Omega-3s Linked to Lower Risk of Developing Breast Cancer
Breast cancer is the leading cause of death from cancer among women. Recently, a study has been released that links omega-3 fatty acids with a 14% reduced risk of developing breast cancer.
This analysis included 21 studies that were published in 26 publications and included 883,585 participants. In all, 20,905 cases of breast cancer were recorded.
After analyzing the data, the researchers found that women with the highest intake of marine-derived omega-3s had a 14% lower chance of developing breast cancer when compared with women who had the lowest intake. However, plant-derived omega-3s, called ALA, were found to have no protective effect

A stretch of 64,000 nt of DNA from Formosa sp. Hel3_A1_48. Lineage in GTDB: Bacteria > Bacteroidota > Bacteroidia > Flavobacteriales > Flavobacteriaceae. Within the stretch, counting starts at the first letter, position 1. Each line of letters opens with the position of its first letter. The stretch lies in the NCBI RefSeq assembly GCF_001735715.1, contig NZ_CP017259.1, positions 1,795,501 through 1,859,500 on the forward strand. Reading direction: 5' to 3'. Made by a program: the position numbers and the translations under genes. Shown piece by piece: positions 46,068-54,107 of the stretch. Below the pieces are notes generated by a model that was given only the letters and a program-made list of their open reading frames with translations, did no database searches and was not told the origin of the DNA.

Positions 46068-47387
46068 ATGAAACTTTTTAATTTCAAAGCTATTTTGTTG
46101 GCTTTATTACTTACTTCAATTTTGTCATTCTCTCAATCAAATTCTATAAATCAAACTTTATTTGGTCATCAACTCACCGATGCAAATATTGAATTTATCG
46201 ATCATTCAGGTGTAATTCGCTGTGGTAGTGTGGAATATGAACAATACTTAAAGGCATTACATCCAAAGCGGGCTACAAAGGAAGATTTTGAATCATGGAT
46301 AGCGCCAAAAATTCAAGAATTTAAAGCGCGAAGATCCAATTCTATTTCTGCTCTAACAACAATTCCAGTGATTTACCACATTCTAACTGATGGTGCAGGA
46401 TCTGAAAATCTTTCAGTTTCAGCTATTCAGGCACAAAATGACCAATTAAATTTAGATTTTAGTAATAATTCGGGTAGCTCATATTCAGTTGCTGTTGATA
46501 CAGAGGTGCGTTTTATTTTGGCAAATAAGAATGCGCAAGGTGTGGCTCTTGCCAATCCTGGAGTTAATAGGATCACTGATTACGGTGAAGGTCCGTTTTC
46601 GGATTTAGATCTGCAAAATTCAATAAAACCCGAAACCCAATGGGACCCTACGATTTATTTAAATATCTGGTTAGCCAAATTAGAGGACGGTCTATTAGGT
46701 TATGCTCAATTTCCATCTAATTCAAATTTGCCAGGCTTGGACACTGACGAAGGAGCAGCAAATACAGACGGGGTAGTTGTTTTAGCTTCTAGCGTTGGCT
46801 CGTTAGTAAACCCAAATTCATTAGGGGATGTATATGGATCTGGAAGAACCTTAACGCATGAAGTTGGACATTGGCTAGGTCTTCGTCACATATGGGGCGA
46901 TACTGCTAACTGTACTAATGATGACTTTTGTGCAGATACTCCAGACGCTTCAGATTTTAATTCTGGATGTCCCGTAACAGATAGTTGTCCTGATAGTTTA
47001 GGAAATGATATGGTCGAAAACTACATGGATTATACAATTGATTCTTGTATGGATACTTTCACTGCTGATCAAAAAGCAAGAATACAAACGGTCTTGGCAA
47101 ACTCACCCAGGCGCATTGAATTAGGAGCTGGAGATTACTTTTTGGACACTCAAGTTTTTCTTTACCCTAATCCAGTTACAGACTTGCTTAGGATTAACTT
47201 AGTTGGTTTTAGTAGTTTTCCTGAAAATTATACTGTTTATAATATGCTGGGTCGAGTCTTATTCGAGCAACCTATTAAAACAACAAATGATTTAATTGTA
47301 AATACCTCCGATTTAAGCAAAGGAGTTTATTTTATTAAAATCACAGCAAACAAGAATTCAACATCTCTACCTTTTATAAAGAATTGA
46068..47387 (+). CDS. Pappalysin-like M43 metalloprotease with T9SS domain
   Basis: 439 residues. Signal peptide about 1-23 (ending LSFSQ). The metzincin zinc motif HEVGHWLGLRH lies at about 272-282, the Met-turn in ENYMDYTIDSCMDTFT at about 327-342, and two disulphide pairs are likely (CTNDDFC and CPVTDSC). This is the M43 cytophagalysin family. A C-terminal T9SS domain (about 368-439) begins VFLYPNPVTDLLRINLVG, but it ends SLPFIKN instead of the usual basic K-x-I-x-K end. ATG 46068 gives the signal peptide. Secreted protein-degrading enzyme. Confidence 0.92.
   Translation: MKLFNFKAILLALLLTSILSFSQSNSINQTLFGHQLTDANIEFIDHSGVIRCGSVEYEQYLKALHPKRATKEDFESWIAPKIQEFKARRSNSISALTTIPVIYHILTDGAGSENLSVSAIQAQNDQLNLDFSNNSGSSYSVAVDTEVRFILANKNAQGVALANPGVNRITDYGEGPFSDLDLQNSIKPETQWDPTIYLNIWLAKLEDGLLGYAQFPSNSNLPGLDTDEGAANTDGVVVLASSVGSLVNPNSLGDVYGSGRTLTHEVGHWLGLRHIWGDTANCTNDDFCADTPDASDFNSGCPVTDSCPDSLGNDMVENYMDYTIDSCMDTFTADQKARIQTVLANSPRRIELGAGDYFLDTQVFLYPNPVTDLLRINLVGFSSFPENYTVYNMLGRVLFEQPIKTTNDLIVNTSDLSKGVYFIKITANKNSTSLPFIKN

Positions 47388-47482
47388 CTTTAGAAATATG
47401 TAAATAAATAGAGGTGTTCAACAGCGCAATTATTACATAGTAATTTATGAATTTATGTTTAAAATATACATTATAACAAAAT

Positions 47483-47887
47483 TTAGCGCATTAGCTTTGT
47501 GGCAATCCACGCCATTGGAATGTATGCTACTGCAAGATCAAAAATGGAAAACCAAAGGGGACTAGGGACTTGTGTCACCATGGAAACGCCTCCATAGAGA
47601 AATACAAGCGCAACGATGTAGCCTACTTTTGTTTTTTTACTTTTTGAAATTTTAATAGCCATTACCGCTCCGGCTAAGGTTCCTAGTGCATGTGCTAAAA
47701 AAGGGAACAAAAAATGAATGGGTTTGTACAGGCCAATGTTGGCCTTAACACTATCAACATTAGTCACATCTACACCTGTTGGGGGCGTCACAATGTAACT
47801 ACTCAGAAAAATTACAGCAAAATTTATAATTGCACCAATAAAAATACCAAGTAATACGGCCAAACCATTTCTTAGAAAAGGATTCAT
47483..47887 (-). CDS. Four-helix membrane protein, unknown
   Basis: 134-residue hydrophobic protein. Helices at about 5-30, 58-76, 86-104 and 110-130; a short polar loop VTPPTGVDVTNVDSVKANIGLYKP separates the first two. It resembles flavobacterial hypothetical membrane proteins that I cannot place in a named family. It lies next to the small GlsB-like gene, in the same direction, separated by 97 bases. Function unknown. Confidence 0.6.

The researchers also found that every 0.1 g/day or 0.1% calorie/day increment of marine-derived omega-3 was correlated with a 5% reduction in risk.
The study was conducted by researchers from Zhejiang University in China. It was published on June 27, 2013, in BMJ.
Omega-3s have been linked to a number of health benefits, including alleviating arthritis pain, better moods, improved joint mobility, helping with age related macular degeneration, and aiding your immune system.
Because omega-3 fatty-acids are not found naturally in the human body, it is especially important to make sure that they are a part of your daily diet. Oily, dark fish such as tuna and salmon are high in DHA and EPA omega-3s.